interpreted as a necessary but not sufficient condition for neo- liberalization. Some central banks had long emphasized anti- inflationary fiscal responsibility and adopted policies that were closer to monetarism than to Keynesian orthodoxy. In the West German case this derived from historical memories of the runaway inflation that had destroyed the Weimar Republic in the 1920s (setting the stage for the rise of fascism) and the equally dangerous inflation that occurred at the end of the Second World War. The IMF had long set itself against excessive debt creation and urged, if not mandated, fiscal restraints and budgetary austerity on client states. But in all these cases this monetarism was paralleled by acceptance of strong union power and a political commitment to build a strong welfare state. The turn to neoliberalism thus depended not only on adopting monetarism but on the unfolding of government policies in many other arenas. Ronald Reagan’s victory over Carter in 1980 proved crucial, even though Carter had shifted uneasily towards deregulation (of airlines and trucking) as a partial solution to the crisis of stagfla- tion. Reagan’s advisers were convinced that Volcker’s monetarist Figure 1.5 The ‘Volcker shock’: movements in the real rate of interest, US and France, 1960–2001 Source: Duménil and Lévy, Capital Resurgent. 24 Freedom’s Just Another Word . . .

‘medicine’ for a sick and stagnant economy was right on target. Volcker was supported in and reappointed to his position as chair of the Federal Reserve. The Reagan administration then provided the requisite political backing through further deregulation, tax cuts, budget cuts, and attacks on trade union and professional power. Reagan faced down PATCO, the air traffic controllers’ union, in a lengthy and bitter strike in 1981. This signalled an all- out assault on the powers of organized labour at the very moment when the Volcker-inspired recession was generating high levels of unemployment (10 per cent or more). But PATCO was more than an ordinary union: it was a white-collar union which had the char- acter of a skilled professional association. It was, therefore, an icon of middle-class rather than working-class unionism. The effect on the condition of labour across the board was dramatic––perhaps best captured by the fact that the Federal minimum wage, which stood on a par with the poverty level in 1980, had fallen to 30 per cent below that level by 1990. The long decline in real wage levels then began in earnest. Reagan’s appointments to positions of power on issues such as environmental regulation, occupational safety, and health, took the Figure 1.6 The attack on labour: real wages and productivity in the US, 1960–2000 Source: Pollin, Contours of Descent. 25 Freedom’s Just Another Word . . .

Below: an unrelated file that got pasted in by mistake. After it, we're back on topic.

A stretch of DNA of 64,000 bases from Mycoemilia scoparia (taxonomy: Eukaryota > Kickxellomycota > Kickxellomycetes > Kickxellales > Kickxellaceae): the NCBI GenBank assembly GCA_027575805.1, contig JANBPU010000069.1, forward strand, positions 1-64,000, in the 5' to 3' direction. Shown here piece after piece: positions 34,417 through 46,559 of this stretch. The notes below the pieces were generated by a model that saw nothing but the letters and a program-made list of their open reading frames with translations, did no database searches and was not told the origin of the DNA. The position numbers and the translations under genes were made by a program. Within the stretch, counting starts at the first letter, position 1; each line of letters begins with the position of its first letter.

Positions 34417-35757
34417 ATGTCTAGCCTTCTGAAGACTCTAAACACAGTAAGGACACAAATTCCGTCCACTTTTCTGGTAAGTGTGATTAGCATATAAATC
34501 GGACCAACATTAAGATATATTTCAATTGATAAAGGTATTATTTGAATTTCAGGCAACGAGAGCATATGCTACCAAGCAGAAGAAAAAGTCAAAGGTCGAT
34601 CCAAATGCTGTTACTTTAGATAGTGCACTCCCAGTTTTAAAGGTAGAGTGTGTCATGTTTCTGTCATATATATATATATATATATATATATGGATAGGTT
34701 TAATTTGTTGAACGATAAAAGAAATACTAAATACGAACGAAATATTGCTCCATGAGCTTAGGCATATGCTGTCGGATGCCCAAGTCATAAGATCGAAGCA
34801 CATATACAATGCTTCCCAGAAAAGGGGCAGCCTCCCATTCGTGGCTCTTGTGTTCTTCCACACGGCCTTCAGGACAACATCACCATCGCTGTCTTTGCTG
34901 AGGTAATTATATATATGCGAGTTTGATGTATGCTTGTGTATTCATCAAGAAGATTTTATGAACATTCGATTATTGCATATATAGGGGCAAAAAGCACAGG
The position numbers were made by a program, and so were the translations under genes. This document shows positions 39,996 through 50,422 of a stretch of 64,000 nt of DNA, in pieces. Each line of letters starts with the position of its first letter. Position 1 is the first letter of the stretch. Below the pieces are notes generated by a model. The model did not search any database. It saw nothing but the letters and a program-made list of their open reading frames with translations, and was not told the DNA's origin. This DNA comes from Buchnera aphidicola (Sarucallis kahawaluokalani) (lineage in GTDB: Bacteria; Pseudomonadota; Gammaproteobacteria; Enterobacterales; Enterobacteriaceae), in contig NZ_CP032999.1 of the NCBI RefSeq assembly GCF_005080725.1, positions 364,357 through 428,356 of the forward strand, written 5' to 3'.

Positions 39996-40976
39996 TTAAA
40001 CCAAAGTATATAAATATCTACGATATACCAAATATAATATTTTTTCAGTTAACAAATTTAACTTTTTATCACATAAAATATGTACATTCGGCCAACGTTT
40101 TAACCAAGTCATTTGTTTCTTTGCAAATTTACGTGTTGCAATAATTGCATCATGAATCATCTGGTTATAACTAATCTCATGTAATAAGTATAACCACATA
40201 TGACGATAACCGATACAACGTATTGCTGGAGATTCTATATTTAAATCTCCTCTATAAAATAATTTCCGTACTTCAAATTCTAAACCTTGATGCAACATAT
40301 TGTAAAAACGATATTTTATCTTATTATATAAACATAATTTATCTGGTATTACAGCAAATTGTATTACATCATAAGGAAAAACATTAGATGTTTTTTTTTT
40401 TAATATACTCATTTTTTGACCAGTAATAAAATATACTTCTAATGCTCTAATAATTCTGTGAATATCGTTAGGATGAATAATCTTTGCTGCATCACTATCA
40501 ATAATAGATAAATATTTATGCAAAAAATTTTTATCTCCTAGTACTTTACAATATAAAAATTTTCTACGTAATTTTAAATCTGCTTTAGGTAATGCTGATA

campaign against big government to ever higher levels. The deregulation of everything from airlines and telecommunications to finance opened up new zones of untrammelled market freedoms for powerful corporate interests. Tax breaks on investment effect- ively subsidized the movement of capital away from the unionized north-east and midwest and into the non-union and weakly regu- lated south and west. Finance capital increasingly looked abroad for higher rates of return. Deindustrialization at home and moves to take production abroad became much more common. The mar- ket, depicted ideologically as the way to foster competition and innovation, became a vehicle for the consolidation of monopoly power. Corporate taxes were reduced dramatically, and the top personal tax rate was reduced from 70 to 28 per cent in what was billed as ‘the largest tax cut in history’ (Figure 1.7). And so began the momentous shift towards greater social inequality and the restoration of economic power to the upper class. There was, however, one other concomitant shift that also impelled the movement towards neoliberalization during the Figure 1.7 The tax revolt of the upper class: US tax rates for higher and lower brackets, 1913–2003 Source: Duménil and Lévy, ‘Neoliberal Income Trends’. 26 Freedom’s Just Another Word . . .